In a nutshell, the Schengen Area consists of 26 countries which allow completely free movement of citizens between them. No borders or passports. No checks. No knowing who’s coming or going. At the moment, the UK has chosen not to be a part of the Schengen Area, maintaining our borders and the requirement for passports to enter and leave. Isn’t it reasonable to assume that, as part of any decent trade deal, the EU will require us to join Schengen, as it did Switzerland and Norway? Money talks, and if it’s a choice between either letting people in or not getting a trade deal, you can bet your elected officials will sell us out and sign the Schengen Agreement.

So, anyone who thinks we’ll be able to handle immigration on our own terms is, I think, in for a nasty shock if we leave the EU.


LOOK AT OUR BUS! We send the EU £350 million every week. Let’s fund our NHS instead!
Okay, first things first – that number is utter toss. We get about £4.5 billion a year back in grants. We also get rebates, which are applied straight away and are never even sent, so no – we don’t send £350 million a week, Boris. Our actual net contribution is more like £163 million every week. And here’s how it shapes up against the rest of the UK’s public spending:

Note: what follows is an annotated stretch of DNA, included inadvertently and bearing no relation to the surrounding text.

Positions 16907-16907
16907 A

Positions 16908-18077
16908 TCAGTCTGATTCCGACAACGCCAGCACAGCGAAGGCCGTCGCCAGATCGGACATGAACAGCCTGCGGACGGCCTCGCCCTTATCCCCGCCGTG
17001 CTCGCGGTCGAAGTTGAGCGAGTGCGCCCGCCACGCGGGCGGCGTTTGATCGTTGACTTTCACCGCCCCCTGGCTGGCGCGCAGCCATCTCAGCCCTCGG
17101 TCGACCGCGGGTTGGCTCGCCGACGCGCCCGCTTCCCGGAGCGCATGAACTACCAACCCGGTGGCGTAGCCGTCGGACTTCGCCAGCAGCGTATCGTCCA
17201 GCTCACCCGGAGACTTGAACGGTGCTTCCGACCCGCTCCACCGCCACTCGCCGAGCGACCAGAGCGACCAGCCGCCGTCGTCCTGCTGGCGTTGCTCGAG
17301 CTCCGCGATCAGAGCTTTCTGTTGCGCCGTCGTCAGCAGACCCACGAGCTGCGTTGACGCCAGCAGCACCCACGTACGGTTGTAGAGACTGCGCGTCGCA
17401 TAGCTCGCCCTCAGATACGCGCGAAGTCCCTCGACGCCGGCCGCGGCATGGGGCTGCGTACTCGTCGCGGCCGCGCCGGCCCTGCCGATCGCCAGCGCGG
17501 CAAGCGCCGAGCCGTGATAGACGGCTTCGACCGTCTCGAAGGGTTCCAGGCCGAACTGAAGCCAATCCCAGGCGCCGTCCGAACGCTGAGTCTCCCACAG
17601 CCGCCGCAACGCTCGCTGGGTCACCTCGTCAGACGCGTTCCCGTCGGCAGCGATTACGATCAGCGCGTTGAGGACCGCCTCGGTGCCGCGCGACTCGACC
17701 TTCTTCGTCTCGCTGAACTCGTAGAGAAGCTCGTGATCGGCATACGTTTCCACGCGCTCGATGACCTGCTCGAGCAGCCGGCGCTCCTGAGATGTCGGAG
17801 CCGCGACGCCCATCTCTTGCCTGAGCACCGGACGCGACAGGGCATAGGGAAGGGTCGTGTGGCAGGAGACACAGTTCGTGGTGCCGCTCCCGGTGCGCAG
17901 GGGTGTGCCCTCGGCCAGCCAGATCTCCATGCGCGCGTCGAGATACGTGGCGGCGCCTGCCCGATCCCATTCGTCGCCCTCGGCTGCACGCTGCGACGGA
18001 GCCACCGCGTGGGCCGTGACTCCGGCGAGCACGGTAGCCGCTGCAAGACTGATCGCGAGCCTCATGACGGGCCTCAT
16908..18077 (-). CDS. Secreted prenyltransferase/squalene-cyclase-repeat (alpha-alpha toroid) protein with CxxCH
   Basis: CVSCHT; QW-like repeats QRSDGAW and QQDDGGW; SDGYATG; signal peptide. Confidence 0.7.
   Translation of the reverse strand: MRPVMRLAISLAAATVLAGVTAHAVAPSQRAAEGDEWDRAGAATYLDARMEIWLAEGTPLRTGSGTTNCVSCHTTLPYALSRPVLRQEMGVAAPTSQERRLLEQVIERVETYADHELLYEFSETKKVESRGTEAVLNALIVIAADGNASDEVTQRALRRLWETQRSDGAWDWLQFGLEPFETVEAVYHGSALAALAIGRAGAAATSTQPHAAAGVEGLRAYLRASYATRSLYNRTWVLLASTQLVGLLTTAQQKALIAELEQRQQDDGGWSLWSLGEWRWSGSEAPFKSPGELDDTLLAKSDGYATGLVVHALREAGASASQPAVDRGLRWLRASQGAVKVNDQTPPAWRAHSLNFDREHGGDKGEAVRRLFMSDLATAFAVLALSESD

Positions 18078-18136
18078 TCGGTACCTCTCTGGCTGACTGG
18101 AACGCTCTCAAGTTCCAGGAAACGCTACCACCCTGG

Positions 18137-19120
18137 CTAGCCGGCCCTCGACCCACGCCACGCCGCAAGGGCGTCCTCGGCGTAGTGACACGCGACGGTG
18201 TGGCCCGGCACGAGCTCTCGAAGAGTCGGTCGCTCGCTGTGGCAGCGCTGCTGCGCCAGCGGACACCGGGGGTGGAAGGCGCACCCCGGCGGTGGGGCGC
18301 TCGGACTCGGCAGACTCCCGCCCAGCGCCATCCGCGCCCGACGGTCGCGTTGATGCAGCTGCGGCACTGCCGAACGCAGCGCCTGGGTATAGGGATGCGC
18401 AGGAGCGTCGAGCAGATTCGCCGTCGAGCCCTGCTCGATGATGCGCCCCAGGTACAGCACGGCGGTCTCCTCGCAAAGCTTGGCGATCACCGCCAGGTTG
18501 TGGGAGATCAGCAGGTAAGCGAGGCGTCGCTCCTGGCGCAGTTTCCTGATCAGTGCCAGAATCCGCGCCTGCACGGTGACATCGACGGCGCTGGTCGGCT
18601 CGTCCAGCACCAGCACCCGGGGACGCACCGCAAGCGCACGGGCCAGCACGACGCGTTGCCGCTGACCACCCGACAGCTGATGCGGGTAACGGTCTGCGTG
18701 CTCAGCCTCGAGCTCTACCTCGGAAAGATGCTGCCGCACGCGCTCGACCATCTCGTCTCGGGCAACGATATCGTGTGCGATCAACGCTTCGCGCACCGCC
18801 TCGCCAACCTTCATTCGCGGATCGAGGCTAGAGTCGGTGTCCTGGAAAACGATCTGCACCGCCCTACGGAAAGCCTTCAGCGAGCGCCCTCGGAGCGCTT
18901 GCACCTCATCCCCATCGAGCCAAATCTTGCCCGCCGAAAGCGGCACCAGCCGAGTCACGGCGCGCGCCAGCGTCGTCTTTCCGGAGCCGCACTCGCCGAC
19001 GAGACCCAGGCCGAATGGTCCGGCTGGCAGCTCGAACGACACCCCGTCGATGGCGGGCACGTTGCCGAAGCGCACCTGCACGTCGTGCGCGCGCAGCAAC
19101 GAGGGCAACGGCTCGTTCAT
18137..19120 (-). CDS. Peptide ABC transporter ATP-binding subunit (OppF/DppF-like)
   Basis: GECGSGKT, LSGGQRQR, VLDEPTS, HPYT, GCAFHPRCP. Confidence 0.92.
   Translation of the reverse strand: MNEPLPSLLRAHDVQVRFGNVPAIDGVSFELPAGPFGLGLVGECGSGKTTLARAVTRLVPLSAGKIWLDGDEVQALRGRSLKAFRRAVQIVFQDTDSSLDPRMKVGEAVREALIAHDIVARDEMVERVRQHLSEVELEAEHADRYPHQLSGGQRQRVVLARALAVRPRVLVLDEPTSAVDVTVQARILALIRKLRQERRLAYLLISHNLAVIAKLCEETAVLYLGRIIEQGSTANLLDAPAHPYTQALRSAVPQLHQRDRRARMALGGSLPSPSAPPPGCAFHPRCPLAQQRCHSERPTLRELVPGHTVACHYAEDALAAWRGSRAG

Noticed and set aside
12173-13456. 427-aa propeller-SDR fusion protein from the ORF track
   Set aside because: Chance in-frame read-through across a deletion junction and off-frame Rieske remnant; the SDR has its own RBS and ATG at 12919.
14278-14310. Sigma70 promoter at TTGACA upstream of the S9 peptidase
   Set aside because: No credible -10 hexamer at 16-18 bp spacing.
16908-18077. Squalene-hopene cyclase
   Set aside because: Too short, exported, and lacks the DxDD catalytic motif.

Not as much of a massive wedge any more, is it?

And secondly – do you REALLY think that our elected politicians, who have continuously cut budgets and run the NHS into the ground in the first place, will throw any significant amount of money at it, if they got the chance? The reason I’ve never bothered to vote is because they’re all as shit as one another. I can’t think of one UK government that’s done right by its people in my lifetime – why would they start now? I’d rather have a government that’s accountable to someone besides the public which it routinely ignores and defies.

No wait, that’s basically it.

BUT WAIT! Look at all these awesome people who think we should leave!

Indeed. Like:

  • Katie Hopkins (Inexplicably famous for being an arsehole to everyone)
  • Donald Trump (The world’s richest bigot. Probably)
  • Nigel Farage (Leader of ‘definitely not racist’ UKIP)
  • Britain First (Definitely racist)
  • David Icke (Thinks the moon is an artificially-constructed ‘hollowed-out planetoid’ from which a secret race of ‘reptilian humanoids’, including The Queen, George W Bush and, inexplicably, Boxcar Willie, broadcast an artificial sense of reality to control the human race. I’m not kidding.)
  • Keith Chegwin (Has blocked me on Twitter)
  • Milo Yiannopolous (Cue Dr. Evil air quotes… “Journalist”)
  • The Sun newspaper (Known for always telling the truth about stuff)
  • Right Said Fred (Too sexy for the EU)
  • Vicky Pattison (Who?)

Now admittedly, there are a couple of wildcards in the ‘Leave’ list, like John Cleese, Michael Caine and Bryan Adams. For the most part, however, the list contains names that I either don’t recognise or cannot stand.